Digital Marketing / Marketing Automation

There is real shortage of skills when it comes to digital marketing / marketing automation.    It is easier to buy digital marketing / marketing automation systems than it is to operate these systems with skill.  There are folks with sophisticated content management systems yet the sophisticated features, like personalisation, are not being used.

Or you have organisations with digital marketing hubs that are not being used well. One organisation that I came across was sending out welcome emails, birthday emails, anniversary (of signing up) emails, and weekly/monthly newsletters. Why just these? Because only these emails came out of the box!  No event driven marketing communications. No dynamic content / personalisation. No predictive content… Yet, all of this functionality is there in the marketing automation suite.

Single View of The Customer / CRM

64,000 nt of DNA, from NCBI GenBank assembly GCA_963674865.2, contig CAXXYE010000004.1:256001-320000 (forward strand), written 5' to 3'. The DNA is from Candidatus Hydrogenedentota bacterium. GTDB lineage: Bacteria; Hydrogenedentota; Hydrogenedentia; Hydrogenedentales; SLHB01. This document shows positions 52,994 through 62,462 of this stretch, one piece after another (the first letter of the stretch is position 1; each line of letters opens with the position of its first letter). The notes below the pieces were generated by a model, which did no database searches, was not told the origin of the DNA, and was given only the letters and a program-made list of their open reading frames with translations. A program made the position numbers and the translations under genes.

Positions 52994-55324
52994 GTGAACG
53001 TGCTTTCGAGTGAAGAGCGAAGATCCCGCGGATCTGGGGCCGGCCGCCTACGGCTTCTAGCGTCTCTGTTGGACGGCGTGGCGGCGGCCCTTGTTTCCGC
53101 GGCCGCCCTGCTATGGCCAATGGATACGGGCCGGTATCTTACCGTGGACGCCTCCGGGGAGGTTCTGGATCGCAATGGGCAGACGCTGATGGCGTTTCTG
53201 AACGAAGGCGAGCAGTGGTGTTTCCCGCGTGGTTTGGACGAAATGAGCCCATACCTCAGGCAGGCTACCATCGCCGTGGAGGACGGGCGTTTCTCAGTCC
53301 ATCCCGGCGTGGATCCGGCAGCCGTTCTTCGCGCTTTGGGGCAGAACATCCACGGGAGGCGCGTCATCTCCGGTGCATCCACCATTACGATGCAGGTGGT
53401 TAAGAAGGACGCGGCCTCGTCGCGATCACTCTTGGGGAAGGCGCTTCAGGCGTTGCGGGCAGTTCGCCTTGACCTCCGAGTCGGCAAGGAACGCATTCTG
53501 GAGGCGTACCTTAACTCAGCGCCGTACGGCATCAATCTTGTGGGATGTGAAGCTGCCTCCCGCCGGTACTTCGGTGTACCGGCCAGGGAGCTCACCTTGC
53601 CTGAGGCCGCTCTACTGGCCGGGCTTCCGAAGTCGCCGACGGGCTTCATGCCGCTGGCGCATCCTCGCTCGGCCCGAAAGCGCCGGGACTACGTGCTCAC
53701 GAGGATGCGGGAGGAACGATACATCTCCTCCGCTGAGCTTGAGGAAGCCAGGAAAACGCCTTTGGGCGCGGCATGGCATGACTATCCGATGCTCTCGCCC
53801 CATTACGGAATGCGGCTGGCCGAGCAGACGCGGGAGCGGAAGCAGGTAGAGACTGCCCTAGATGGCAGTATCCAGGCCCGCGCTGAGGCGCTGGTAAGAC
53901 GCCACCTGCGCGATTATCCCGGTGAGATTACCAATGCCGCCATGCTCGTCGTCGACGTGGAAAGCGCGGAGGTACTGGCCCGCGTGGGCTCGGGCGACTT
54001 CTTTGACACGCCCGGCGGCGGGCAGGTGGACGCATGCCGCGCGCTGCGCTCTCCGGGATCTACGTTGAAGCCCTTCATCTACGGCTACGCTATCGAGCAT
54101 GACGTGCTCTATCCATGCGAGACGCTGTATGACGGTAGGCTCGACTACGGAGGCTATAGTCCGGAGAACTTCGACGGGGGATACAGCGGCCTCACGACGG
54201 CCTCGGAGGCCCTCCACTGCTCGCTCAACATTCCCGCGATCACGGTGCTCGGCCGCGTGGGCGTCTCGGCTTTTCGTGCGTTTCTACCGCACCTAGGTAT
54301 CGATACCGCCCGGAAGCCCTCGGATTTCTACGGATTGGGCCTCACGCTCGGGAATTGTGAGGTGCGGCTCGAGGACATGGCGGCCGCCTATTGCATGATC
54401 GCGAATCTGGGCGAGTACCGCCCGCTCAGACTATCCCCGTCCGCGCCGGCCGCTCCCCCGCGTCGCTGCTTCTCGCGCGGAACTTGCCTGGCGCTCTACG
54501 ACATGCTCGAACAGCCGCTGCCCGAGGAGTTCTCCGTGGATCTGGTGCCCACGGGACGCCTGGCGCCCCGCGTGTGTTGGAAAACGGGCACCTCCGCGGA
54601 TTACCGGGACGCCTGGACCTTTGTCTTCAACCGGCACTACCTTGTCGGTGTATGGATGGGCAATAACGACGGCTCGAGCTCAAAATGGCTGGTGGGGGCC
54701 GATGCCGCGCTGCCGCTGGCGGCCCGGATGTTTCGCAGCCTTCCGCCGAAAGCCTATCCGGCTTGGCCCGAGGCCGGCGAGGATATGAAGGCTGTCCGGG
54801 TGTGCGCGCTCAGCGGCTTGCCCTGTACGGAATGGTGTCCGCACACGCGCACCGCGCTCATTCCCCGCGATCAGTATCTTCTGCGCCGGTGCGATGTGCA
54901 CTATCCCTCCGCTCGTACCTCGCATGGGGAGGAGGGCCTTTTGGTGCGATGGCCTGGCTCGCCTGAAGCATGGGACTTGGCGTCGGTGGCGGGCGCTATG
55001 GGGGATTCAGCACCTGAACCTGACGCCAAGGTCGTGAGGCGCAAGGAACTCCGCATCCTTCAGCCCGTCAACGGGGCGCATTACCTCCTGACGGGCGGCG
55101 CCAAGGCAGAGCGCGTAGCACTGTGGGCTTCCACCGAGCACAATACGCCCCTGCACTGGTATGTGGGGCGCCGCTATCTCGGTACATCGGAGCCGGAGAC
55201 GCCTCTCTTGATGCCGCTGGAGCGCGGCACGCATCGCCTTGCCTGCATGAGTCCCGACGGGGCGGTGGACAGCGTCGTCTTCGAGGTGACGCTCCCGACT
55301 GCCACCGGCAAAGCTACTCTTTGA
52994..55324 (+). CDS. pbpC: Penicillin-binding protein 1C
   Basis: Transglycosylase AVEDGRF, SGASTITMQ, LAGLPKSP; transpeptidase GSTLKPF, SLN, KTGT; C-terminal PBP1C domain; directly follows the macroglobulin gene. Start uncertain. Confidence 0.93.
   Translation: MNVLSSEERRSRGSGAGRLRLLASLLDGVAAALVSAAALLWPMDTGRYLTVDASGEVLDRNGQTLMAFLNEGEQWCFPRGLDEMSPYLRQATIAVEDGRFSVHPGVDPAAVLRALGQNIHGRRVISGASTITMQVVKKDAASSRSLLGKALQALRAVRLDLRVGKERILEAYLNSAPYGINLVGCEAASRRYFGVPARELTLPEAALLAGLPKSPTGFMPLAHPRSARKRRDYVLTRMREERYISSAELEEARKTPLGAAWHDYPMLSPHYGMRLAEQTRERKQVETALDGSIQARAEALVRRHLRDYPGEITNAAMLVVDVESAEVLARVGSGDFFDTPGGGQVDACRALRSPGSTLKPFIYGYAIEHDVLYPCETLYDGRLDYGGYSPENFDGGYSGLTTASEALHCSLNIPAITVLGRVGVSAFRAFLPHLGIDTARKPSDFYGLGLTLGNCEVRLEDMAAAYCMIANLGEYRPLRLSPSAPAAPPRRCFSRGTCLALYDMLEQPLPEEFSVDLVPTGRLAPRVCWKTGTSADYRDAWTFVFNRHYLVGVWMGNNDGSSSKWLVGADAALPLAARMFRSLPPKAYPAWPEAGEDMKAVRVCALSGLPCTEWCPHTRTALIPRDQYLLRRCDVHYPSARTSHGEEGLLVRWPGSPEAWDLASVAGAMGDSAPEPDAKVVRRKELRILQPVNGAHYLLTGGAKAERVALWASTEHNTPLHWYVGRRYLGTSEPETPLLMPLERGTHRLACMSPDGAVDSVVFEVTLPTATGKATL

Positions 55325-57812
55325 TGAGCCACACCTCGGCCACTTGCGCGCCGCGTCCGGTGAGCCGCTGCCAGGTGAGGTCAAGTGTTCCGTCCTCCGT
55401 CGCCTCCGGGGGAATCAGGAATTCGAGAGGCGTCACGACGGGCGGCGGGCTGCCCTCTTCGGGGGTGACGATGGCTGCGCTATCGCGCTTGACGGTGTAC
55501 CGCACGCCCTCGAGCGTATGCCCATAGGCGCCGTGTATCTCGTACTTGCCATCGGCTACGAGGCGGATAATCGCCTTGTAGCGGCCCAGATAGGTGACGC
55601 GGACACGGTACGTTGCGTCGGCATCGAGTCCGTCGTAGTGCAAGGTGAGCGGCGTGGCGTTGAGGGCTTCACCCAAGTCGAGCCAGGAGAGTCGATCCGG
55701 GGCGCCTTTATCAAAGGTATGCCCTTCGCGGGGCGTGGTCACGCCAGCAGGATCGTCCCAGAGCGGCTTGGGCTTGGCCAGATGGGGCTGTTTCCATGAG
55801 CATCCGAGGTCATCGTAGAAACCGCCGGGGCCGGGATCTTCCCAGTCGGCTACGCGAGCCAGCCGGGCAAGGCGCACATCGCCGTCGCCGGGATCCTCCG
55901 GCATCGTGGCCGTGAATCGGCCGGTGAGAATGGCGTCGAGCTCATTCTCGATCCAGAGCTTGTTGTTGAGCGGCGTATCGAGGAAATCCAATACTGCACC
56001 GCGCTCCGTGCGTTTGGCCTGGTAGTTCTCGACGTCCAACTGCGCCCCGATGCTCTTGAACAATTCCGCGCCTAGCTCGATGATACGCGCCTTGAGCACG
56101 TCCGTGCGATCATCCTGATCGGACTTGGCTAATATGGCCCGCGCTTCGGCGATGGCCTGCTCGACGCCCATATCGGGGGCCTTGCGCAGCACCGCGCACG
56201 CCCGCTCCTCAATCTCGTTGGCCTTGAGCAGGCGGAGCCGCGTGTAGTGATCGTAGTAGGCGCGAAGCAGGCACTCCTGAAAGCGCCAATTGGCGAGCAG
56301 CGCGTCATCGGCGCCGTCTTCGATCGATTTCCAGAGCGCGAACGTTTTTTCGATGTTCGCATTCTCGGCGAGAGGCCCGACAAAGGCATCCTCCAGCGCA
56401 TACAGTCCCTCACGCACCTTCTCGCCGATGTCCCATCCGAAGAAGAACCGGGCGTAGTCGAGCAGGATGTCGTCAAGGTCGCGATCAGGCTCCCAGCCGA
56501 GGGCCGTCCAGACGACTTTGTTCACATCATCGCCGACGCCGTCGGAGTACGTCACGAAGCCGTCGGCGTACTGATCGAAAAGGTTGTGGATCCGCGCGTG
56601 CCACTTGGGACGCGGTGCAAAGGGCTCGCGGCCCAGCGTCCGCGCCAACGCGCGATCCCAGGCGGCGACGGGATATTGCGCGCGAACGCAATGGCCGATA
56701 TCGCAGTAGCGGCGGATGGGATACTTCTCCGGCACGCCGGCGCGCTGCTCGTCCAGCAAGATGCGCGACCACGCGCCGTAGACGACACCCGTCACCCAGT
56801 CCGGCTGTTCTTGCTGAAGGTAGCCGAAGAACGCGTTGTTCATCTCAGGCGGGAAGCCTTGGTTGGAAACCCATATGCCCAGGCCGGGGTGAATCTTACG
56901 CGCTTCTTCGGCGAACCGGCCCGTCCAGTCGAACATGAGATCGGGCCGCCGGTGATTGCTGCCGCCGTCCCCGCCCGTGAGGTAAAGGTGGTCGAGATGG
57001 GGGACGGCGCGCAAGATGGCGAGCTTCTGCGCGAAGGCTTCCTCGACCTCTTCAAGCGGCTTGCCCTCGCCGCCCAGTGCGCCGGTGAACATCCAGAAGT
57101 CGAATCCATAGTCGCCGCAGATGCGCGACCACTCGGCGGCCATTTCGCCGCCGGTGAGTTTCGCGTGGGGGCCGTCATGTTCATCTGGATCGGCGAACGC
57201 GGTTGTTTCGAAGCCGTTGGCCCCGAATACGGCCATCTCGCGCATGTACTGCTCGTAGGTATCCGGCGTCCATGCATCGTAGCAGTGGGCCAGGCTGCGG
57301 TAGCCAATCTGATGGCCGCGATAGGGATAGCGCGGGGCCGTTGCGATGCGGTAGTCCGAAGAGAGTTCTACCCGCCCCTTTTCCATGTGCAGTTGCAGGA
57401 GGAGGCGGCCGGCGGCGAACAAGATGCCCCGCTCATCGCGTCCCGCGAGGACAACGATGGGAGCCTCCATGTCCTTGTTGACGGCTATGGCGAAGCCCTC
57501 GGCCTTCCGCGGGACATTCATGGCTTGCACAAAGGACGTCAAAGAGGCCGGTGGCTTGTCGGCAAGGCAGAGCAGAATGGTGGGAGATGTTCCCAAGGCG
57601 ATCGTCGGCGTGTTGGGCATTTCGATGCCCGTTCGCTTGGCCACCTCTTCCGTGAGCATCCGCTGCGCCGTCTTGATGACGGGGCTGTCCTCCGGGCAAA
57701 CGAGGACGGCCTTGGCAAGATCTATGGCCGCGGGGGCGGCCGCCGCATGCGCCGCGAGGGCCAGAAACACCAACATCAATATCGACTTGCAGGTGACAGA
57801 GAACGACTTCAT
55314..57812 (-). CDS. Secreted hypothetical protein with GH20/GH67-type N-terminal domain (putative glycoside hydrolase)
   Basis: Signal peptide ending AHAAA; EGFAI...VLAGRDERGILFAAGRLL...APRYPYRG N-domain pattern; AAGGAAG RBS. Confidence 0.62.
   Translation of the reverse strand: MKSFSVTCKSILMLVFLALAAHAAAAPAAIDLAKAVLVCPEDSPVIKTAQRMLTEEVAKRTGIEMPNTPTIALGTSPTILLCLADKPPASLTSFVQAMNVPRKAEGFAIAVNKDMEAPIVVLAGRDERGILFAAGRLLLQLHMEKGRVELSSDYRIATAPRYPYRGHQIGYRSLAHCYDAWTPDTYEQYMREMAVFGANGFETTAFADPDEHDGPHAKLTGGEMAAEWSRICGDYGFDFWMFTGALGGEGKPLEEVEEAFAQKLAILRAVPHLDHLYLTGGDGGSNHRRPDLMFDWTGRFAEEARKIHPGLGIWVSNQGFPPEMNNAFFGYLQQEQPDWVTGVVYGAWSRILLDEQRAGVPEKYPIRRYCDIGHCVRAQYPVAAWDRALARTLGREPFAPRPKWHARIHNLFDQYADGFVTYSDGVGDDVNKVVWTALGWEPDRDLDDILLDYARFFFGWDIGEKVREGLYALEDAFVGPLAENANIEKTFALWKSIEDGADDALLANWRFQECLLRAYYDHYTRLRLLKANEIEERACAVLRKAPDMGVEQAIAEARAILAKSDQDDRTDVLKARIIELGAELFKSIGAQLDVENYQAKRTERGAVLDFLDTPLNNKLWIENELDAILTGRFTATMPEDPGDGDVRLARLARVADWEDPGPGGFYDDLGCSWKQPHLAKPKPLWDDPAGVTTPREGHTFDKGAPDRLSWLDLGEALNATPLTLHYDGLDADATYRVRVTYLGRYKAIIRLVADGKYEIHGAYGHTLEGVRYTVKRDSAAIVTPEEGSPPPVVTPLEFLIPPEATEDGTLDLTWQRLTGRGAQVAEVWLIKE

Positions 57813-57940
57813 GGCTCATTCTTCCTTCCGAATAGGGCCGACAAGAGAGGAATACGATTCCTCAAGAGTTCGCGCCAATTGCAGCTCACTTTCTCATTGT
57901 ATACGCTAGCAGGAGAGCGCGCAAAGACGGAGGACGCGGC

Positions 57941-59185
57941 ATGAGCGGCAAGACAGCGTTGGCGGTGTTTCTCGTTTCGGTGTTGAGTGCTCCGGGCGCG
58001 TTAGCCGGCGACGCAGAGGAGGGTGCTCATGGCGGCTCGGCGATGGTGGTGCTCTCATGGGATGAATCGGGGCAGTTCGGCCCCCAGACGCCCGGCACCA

The biggest challenge / hurdle many organisations are facing is that of constructing that much desired yet elusive single view of the customer. The theory was that CRM systems would make that challenge easier by bringing more and more customer-centred data into one system. This hasn’t actually happened. What has happened is that there are more and more systems holding customer related data – each disconnected from the rest.  If anything cloud based vendors have driven fragmentation as it is easy for marketing folks to buy a marketing system ignoring rest of the organisation. What goes for marketing goes for sales, for the call-centre, for field service……

The Core Challenge is That of Integration